As Lifeline prepares for its busiest time of year, Australians are being encouraged to take time out to plan for how they will cope with challenges over the coming weeks and consider whether they – or someone they know – might need additional support.

Lifeline CEO Colin Seery says the high volume of people reaching out for help this time of year can reflect increased personal stressors in the community, such as heightened financial pressures, increased family conflict, loneliness and isolation or the grief of having lost a loved one.

“The holidays are a significant time of the year for people who need our help. This period can be an emotional and psychological minefield for those of us who have experienced loss, grief, struggle, isolation and pain.”

“The idea of togetherness traditionally associated with holidays can also exacerbate the intense loneliness many people feel. Even those of us who are in a position to gather with friends or family find that it can bring its own set of challenges – family turmoil, the weight of expectations, old wounds and disappointment,” said Mr Seery.

“As we approach what we expect will be some of the busiest weeks in our history, we are preparing for daily peaks of up to 4,000 contacts across our 24/7 telephone crisis line, webchat and text services.”

“It is really important that no one feels they have to face this holiday season alone. Please, if you feel you need support, reach out to someone you know or call Lifeline. Our Crisis Supporters will continue to be available on our 13 11 14 phone service as well as our text and chat channels, 24 hours a day, 7 days a week.” 

To ensure Lifeline has enough crisis counsellors available around the clock to support people in need, the organisation considers historical call number patterns as well as average call lengths and recently observed trends. Contact volumes traditionally peak at approximately 5-6% above average in the days between Christmas and New Year’s Eve and on the day immediately after the New Year’s Day Public Holiday.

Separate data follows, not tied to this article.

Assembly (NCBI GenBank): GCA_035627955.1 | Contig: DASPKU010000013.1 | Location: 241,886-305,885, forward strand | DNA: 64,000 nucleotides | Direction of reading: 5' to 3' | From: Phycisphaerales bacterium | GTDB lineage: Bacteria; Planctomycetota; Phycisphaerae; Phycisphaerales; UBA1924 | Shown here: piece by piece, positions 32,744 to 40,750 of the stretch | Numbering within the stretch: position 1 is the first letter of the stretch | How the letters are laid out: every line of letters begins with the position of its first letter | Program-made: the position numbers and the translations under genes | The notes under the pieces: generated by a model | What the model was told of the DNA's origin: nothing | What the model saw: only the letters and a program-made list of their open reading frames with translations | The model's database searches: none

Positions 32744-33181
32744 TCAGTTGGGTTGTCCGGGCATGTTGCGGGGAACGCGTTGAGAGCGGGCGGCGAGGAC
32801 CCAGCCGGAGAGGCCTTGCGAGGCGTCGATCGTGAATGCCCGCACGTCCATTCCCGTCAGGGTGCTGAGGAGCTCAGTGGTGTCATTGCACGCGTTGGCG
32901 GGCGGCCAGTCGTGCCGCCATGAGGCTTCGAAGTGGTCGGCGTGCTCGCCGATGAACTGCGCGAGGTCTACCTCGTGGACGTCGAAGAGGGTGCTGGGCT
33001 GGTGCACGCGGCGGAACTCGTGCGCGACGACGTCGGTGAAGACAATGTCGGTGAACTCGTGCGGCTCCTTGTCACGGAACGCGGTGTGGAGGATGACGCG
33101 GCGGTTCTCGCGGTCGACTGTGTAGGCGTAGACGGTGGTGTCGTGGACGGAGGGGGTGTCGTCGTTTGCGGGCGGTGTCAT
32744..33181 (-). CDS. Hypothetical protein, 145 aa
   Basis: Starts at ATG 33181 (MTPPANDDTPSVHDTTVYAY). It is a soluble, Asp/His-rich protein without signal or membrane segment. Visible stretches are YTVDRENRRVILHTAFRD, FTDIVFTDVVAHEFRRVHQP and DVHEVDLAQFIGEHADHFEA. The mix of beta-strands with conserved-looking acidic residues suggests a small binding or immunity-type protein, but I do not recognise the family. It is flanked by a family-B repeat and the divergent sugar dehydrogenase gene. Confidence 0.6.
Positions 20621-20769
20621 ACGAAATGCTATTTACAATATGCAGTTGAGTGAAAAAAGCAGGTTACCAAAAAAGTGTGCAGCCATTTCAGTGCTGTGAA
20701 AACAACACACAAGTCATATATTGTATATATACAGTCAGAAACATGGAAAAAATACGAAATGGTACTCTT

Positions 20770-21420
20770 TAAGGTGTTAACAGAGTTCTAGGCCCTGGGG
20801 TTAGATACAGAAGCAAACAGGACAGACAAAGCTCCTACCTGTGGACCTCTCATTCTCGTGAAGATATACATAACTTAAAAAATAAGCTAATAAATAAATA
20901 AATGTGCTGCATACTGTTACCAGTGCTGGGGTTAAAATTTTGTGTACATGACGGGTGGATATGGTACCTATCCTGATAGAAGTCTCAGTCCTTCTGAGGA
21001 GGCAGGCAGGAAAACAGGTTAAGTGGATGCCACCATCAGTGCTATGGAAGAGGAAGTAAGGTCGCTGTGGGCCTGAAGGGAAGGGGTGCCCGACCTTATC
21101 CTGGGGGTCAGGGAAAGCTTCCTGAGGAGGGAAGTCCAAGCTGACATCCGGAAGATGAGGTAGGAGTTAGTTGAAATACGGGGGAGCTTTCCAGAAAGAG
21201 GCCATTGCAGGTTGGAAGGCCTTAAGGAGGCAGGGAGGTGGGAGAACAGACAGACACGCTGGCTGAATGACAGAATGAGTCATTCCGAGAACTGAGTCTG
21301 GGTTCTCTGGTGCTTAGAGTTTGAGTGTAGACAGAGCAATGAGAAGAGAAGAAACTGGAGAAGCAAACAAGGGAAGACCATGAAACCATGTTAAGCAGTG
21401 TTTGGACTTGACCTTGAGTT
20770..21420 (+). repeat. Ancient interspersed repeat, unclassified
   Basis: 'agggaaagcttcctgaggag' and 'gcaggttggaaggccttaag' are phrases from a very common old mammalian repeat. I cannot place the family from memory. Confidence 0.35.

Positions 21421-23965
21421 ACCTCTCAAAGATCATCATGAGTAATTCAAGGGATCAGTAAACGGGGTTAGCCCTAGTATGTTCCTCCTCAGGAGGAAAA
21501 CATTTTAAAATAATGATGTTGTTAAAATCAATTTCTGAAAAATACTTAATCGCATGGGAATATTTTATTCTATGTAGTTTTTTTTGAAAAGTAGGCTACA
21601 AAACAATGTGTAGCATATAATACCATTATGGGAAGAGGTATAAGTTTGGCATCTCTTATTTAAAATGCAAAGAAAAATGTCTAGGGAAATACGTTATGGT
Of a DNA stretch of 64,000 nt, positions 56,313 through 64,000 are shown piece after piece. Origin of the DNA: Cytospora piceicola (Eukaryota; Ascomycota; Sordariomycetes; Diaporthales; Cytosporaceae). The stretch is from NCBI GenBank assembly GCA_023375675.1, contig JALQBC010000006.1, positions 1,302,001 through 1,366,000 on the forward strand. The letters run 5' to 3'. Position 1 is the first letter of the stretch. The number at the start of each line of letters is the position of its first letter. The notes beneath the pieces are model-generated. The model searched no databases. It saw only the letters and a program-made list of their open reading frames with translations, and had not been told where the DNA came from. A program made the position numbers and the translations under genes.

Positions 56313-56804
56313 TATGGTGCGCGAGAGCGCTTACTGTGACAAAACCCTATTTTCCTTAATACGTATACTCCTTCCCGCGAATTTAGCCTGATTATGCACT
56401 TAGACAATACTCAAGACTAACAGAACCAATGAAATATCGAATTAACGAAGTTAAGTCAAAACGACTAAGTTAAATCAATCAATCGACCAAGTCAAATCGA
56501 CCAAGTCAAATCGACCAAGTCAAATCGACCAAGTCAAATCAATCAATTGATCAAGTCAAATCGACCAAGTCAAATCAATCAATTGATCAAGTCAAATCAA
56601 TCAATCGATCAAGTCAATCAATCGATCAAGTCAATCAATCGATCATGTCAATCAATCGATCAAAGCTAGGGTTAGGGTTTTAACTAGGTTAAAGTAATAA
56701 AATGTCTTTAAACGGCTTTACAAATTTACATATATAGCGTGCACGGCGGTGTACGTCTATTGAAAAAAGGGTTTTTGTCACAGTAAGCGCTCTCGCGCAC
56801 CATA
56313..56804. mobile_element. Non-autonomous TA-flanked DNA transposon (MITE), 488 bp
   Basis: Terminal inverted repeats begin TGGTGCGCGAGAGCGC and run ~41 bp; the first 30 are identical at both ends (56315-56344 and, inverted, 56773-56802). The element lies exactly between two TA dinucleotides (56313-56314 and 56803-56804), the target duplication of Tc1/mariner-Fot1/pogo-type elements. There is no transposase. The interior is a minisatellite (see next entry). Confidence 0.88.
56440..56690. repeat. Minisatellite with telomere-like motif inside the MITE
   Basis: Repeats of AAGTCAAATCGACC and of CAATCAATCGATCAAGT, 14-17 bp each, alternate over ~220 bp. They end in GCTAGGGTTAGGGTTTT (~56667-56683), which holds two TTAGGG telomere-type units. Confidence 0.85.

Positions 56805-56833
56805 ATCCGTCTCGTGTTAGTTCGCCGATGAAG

“So, whether it’s 3am on Christmas Day, or 11pm on New Year’s Eve, please know that Lifeline will be ready to listen and support you,” urges Mr Seery.

To help people prepare for the challenging weeks ahead, Lifeline is also sharing two free Wellness Guides which outline a series of simple and useful tips to help relieve the stress, disappointment and loneliness that the holiday season can bring.

These range from including periods of rest, relaxation and reflection as you prepare for the start of a new year, listening to what your body is telling you and supporting a loved one over the holidays.

 “We hope these informative Wellness Guides will give you the tools and resources to look after yourself and those you love – and no matter where you are these holidays, please know Lifeline is here for you,” said Mr Seery.

Download your free Lifeline wellness guides now to support yourself and the ones you love these holidays.


12 Days of Wellness – The holidays can be a challenging time for many of us. We hope these tips from Lifeline’s Crisis Supporters can be helpful in looking after yourself at this time of year. No matter where you are these holidays – remember that Lifeline is here for you.

  1. Acknowledge and accept your feelings.
  2. Make space for grief and loss.
  3. Focus on giving.
  4. Recognise your signs of stress and anxiety.
  5. Set (and maintain) positive boundaries.
  6. Make a holiday budget that works for you.
  7. Take time out for you.
  8. Get back to body basics.
  9. Practice gratitude.
  10. Connect to combat loneliness.
  11. Have realistic relationship expectations.
  12. Remember you’re not alone.

Tips for supporting a loved one over the holidays

The holidays can be a challenging time for many of us. We hope these tips are helpful if you’re looking to support someone who is struggling this festive season.

  1. Understand the holidays can be difficult for all kinds of reasons.
  2. Offer your practical support.
  3. Extend an invitation – but support their holiday choices.
  4. Keep an eye out for concerning behaviour.
  5. Have a conversation – and really listen.
  6. Remember – young people can struggle too.
  7. Remind them they are not alone.

If you, or someone you know are feeling overwhelmed, we encourage you to connect with Lifeline in the way you feel most comfortable. 

You can phone Lifeline to speak to a Crisis Supporter on 13 11 14 (24 hours/7 days), text 0477 131 114 (24 hours a day, 7 days a week) or chat to Lifeline online at (24/7).